Haemanthus coccineus (commonly known as the Blood Flower or Paintbrush Lily), is a bulbous geophyte in the genus Haemanthus, and the Amaryllidaceae family, native to Southern Africa. The generic name Haemanthus is derived from the Greek words haima for "blood" and anthos for "flower"; coccineus is the Latin word for red or scarlet. In the Afrikaans language it is known as Bergajuin, Bloedblom, and many other vernacular names.
The Blood Lily is native throughout the winter rainfall region in Southern Africa - from the southern parts of Namibia, to South Africa in the Cape Peninsula, to the Keiskamma River in the Eastern Cape. It is an adaptable species, growing in a wide range of soils derived from sandstones, quartzites, granites, shales and limestones. It will survive annual rainfall ranging from 100–1,100 millimetres.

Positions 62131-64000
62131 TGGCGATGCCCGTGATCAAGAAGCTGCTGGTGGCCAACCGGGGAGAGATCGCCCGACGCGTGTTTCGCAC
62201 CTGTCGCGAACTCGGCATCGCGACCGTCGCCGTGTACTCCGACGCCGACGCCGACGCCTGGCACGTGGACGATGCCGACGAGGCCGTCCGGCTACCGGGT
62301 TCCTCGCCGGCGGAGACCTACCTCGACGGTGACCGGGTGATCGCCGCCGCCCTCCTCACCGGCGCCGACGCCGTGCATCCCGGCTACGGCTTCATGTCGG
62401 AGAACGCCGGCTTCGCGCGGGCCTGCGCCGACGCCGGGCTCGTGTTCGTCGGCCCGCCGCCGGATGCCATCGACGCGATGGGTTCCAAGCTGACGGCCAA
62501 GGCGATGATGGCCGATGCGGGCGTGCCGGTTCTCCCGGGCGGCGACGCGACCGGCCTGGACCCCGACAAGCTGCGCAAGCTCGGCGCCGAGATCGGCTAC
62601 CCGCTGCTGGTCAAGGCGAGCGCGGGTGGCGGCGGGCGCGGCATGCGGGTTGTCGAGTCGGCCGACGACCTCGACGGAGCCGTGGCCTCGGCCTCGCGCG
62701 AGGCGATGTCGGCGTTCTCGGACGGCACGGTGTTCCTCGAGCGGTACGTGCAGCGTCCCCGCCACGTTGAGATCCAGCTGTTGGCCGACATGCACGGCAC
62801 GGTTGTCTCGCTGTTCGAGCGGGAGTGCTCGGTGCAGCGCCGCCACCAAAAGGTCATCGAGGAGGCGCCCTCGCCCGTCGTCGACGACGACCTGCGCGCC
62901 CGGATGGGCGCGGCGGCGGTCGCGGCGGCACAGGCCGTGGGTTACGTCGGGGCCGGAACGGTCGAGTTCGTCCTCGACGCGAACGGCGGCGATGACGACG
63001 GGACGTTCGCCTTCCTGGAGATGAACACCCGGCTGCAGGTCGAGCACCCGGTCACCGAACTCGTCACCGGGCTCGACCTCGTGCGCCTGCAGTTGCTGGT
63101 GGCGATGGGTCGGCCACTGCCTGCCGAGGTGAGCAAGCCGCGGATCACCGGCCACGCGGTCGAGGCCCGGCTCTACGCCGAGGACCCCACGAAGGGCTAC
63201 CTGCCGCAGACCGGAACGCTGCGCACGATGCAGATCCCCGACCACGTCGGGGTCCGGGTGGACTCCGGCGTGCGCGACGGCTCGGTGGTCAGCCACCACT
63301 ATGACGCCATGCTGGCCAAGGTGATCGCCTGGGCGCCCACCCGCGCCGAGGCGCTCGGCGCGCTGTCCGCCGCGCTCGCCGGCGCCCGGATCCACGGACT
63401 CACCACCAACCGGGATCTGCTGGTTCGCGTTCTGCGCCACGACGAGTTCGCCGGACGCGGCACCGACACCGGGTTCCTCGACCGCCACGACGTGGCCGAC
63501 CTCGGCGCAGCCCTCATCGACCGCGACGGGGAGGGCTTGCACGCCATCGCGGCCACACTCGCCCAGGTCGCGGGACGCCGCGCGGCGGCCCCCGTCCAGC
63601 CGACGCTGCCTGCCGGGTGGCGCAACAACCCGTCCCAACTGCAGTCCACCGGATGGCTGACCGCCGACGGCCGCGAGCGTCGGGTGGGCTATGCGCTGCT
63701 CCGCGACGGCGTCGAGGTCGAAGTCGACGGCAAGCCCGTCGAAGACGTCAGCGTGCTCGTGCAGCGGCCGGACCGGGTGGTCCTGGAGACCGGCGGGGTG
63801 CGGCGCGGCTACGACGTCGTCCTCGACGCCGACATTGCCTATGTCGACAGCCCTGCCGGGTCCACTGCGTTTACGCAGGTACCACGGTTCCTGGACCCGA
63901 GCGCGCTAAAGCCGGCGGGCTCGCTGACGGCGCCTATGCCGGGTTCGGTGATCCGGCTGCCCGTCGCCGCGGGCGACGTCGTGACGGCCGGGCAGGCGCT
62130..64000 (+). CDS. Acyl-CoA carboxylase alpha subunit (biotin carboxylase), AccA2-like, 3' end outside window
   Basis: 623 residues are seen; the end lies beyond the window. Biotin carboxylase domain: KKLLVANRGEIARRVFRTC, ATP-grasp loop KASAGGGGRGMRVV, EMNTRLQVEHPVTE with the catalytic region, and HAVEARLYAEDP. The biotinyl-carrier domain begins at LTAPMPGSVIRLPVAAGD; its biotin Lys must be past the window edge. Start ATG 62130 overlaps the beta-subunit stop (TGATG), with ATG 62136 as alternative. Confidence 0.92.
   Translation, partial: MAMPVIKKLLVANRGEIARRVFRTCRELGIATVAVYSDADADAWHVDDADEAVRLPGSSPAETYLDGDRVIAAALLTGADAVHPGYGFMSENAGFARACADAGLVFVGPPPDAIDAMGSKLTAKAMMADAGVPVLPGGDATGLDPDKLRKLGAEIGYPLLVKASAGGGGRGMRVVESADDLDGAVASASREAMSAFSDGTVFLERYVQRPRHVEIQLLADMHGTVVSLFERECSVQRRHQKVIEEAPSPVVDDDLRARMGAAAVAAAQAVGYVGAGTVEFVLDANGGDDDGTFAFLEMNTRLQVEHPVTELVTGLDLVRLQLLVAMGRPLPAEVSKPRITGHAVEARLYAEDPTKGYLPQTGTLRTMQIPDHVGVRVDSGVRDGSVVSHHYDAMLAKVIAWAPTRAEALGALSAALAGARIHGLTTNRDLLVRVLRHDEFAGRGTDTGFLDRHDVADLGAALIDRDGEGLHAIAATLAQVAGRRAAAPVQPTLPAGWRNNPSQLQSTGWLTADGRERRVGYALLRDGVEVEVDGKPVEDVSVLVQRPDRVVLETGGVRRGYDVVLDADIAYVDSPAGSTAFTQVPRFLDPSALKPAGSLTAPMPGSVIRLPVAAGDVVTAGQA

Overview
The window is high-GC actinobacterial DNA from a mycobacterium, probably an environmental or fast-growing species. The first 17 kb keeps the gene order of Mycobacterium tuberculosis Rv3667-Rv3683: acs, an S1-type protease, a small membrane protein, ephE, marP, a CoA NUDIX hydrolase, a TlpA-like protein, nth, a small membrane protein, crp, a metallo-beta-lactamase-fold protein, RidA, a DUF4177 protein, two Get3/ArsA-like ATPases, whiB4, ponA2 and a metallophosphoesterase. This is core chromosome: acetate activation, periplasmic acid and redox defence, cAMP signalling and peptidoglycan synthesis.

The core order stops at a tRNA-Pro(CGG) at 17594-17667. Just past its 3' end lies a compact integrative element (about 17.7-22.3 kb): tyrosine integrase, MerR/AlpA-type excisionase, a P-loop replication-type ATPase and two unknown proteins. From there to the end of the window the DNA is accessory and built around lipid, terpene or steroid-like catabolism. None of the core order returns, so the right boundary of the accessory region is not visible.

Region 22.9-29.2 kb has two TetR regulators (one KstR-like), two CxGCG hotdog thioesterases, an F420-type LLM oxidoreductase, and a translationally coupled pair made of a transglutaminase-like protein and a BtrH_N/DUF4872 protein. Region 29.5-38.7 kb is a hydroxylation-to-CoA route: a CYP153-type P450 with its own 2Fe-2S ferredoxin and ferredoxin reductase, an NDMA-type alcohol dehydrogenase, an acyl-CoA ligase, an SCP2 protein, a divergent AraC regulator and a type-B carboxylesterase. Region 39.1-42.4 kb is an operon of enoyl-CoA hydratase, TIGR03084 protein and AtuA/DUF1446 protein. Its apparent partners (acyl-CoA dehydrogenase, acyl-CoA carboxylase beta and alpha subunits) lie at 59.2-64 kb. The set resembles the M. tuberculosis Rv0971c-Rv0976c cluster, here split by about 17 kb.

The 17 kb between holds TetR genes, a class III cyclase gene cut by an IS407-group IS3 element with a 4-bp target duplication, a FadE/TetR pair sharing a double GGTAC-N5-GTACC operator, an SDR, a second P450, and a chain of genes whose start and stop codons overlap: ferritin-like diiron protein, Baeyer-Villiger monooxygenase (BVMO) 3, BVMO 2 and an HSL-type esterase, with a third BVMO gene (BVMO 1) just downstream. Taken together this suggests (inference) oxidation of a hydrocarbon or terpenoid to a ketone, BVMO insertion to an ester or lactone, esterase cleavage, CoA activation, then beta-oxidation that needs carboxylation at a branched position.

The large (up to 10 cm diameter) flowerheads of Haemanthus coccineus emerge between February and April in the Southern Hemisphere, with scarlet spathe valves on them like bright shaving brushes, making it a striking plant. The flowers are soon followed by translucent, fleshy berries. There are usually two very large leaves per bulb, and occasionally three, these leaves appearing only after flowering has occurred. We have it growing in our garden quite happily and it always attracts a lot of attention when it is in bloom.
This post is part of the Floral Friday Fotos meme.